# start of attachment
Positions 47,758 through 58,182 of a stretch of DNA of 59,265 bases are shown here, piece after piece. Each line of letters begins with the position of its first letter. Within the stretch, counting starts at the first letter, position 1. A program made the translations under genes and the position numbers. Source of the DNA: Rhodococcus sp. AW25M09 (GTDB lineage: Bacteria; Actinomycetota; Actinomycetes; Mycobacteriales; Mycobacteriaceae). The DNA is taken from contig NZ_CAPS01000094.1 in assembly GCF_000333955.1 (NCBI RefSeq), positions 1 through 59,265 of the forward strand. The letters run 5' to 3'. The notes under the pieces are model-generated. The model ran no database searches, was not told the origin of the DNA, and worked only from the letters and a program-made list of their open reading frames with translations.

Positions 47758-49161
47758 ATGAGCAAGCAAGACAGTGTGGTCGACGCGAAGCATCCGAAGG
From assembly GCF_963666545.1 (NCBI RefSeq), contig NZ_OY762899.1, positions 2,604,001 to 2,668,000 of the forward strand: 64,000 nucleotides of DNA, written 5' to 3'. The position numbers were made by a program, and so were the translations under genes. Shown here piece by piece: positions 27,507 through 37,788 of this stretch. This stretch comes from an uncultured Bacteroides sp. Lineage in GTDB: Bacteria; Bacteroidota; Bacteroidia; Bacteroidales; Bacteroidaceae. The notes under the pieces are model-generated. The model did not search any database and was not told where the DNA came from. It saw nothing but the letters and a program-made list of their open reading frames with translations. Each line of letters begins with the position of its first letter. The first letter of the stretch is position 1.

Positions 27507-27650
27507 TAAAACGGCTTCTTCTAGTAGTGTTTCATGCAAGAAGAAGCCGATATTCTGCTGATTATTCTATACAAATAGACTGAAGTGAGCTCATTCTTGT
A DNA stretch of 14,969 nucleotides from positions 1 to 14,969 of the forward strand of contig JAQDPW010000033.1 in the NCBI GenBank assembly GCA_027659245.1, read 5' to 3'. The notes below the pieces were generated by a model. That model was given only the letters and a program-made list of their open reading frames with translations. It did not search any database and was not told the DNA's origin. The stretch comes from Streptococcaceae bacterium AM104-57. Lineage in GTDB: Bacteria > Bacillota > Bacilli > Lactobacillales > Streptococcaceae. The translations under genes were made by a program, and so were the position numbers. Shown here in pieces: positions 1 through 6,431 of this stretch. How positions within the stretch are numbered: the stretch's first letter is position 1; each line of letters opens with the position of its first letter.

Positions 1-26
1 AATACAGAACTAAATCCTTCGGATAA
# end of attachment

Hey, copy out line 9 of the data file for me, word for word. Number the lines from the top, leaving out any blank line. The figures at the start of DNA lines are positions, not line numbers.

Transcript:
1 AATACAGAACTAAATCCTTCGGATAA